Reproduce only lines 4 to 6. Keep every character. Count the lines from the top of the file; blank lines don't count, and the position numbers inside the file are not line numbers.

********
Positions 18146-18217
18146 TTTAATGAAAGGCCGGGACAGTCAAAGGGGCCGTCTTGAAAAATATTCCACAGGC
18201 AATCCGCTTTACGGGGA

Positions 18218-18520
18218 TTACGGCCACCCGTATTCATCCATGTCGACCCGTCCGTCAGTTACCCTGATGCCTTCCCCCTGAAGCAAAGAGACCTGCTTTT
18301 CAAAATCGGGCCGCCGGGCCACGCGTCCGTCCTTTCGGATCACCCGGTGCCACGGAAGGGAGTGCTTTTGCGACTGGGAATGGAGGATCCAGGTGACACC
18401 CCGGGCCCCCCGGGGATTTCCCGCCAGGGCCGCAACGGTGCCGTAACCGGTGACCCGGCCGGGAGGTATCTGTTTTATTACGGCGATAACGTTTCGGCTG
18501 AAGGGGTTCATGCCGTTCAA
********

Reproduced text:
Positions 18218-18520
18218 TTACGGCCACCCGTATTCATCCATGTCGACCCGTCCGTCAGTTACCCTGATGCCTTCCCCCTGAAGCAAAGAGACCTGCTTTT
18301 CAAAATCGGGCCGCCGGGCCACGCGTCCGTCCTTTCGGATCACCCGGTGCCACGGAAGGGAGTGCTTTTGCGACTGGGAATGGAGGATCCAGGTGACACC